Dictatorships — A Crime Against Humanity

December 5, 2008

[First published December 31, 2004] By international law, as defined in the statute of the International Criminal Court, genocide is illegal. And the statute names murder and extermination (actually types of democide, as is genocide) as crimes against humanity. Also, various international human rights conventions have been signed and ratified by well over a majority of nations, such as the 1948 Universal Declaration of Human Rights adopted by the United Nations General Assembly; and the two international covenants passed by the General Assembly in 1966, one on civil and political rights and the other on economic, social, and cultural rights. These conventions unambiguously assert the right of a people to life, liberty, freedom from torture, equal protection of the law, secret ballot, periodic elections, and freely chosen representatives.

In brief, it is illegal for governments to murder their people, torture them, and deny them democratic freedom.

Well, then, who does this? Who systematical violates these international laws? Assuredly, the regimes of Syria, Iran, North Korea, Saudi Arabia, China, Vietnam, Egypt, Libya, Cuba, Angola, Chad, and so on. But, this is tiresome. Why keep listing these countries that violate international law, whose rulers are criminals because of the genocide or democide their agents commit, and their denial of their people’s human rights—freedom. Better, lets just simplify this and introduce what is sadly missing in our news and commentary, which is moral clarity.

So, I suggest that finally we call all dictatorships what they are. Since in themselves they are a crime against humanity and thus illegal under international law, we should recognize that all dictators are international criminals. Period.

After all, in most cases nondemocratic governments are nothing more than gangs of thugs. They have seized or hold power with their guns and use their naked power to pillage, rape, and kill at their whim. The are like a gang of thugs that have descended on a group of hikers, stealing their possessions, raping some, and killing others.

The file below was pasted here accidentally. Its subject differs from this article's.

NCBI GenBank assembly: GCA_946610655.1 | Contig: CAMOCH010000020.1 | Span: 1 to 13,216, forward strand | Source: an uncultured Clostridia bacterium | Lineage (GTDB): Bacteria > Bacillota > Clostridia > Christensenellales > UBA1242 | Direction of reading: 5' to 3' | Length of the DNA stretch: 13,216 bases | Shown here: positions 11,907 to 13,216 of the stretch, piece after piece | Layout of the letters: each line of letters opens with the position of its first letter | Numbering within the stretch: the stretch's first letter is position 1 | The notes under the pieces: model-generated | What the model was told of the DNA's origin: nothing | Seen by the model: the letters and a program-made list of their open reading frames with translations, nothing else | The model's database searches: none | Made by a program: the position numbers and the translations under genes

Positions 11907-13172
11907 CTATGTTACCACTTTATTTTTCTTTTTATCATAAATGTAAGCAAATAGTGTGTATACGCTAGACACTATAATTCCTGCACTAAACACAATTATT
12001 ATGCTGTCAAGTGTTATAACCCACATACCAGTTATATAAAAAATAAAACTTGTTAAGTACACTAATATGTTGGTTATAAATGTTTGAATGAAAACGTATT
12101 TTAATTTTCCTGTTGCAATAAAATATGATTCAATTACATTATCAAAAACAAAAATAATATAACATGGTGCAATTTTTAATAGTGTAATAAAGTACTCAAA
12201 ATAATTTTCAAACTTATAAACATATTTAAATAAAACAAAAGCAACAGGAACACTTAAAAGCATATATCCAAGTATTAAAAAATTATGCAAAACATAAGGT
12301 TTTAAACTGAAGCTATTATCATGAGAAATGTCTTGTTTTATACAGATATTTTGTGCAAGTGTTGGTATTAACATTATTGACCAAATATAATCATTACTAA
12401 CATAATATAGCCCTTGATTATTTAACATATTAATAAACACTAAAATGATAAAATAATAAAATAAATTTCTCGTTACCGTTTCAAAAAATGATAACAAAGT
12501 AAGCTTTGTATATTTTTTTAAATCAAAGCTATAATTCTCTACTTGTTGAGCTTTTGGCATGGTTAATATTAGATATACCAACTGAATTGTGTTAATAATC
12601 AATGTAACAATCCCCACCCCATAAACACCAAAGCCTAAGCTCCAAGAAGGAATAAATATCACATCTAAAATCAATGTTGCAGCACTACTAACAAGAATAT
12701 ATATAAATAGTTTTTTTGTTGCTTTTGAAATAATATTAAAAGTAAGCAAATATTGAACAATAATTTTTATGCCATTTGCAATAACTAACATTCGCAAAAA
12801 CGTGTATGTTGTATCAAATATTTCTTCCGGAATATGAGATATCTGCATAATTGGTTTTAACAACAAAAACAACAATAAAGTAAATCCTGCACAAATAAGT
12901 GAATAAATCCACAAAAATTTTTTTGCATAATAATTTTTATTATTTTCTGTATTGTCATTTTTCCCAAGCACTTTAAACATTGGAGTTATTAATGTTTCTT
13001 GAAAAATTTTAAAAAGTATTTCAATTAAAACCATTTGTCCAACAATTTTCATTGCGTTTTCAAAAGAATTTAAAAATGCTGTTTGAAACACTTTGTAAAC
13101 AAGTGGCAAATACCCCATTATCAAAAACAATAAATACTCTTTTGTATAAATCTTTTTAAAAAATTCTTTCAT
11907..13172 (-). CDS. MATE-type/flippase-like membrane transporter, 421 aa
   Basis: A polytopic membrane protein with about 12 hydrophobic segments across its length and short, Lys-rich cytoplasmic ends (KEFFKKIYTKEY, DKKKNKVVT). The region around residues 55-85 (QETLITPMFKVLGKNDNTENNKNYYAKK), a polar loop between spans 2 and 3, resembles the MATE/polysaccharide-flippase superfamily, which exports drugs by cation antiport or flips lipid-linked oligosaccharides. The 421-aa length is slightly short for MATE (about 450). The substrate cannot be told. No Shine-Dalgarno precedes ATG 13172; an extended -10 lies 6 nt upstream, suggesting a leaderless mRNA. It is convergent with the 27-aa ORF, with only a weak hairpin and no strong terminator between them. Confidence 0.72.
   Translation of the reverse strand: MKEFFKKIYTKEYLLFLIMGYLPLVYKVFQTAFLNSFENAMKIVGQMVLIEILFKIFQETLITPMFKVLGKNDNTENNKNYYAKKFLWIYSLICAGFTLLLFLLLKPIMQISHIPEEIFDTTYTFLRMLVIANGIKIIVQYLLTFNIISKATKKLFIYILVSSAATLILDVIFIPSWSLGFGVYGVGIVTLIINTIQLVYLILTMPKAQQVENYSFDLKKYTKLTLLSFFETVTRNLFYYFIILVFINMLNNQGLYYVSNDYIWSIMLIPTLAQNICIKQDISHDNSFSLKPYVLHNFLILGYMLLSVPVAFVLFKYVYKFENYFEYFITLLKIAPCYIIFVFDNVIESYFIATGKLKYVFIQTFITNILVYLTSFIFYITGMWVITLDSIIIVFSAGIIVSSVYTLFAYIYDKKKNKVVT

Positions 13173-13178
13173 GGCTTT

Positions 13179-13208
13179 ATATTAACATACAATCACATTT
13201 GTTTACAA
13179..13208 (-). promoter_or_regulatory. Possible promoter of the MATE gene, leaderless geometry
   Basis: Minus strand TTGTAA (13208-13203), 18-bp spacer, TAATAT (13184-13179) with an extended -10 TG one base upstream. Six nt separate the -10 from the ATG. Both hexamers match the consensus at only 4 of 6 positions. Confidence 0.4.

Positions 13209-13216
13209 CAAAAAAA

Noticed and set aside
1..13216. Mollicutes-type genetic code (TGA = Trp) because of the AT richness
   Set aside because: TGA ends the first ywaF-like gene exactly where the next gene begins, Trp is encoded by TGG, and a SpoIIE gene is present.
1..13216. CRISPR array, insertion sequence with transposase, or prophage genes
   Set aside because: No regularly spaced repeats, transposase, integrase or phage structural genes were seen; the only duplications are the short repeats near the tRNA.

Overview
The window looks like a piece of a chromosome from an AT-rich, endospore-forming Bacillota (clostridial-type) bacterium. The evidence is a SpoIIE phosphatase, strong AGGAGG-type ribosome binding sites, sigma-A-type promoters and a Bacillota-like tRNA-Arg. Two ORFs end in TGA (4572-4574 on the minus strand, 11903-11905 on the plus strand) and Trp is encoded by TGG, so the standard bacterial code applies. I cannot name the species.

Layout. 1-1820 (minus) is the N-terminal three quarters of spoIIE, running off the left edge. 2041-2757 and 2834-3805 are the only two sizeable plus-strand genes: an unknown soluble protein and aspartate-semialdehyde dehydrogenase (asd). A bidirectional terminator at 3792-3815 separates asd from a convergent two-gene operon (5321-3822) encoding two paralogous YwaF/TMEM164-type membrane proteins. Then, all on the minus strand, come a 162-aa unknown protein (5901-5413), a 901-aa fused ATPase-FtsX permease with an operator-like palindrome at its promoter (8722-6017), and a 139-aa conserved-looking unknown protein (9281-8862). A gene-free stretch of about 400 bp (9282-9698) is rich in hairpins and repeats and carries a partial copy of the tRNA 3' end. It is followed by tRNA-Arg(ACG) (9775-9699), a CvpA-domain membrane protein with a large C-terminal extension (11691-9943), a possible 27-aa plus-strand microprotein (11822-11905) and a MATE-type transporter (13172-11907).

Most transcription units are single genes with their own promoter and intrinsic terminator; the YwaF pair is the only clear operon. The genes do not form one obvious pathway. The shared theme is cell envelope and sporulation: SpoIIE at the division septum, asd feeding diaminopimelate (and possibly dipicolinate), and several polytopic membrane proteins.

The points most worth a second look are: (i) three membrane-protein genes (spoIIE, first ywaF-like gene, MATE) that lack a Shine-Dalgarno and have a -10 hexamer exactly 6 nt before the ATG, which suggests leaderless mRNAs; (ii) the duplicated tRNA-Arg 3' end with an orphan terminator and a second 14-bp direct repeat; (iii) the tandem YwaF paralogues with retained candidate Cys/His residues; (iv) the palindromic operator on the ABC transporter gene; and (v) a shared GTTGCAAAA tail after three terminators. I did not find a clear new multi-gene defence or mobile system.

Unlike these thugs who need no justification for their debauchery, out international thugs often use nice words that seduce the intellectually unwary and naive, such as justifying their actions and rule by their alleged pursuit of development, glory, some Utopia, racial purification, religious doctrine, or simply by saying that they are a “government.” But beneath this cover they remain what they are — gangs of international outlaws.

If we keep firmly in mind that many governments are made up of nothing but supremely powerful gangs of thugs, then it clarifies much of the why and how of democide and war. It makes it easier to see them all as the criminals they are, to take international action to bring them to justice, or at least to put a halt to their repression and violence.

Of course, characterizing all dictatorships as criminal will upset the diplomats and international relations specialists of the democracies who see stability of relations, diplomatic interaction, balancing of interests, and personal relationships with dictators as paramount for their national interests and the peace. I submit. They are wrong, deadly wrong. Peace and national interests are best preserved by democratizing these dictatorships and unchaining their people – by freeing them from fear.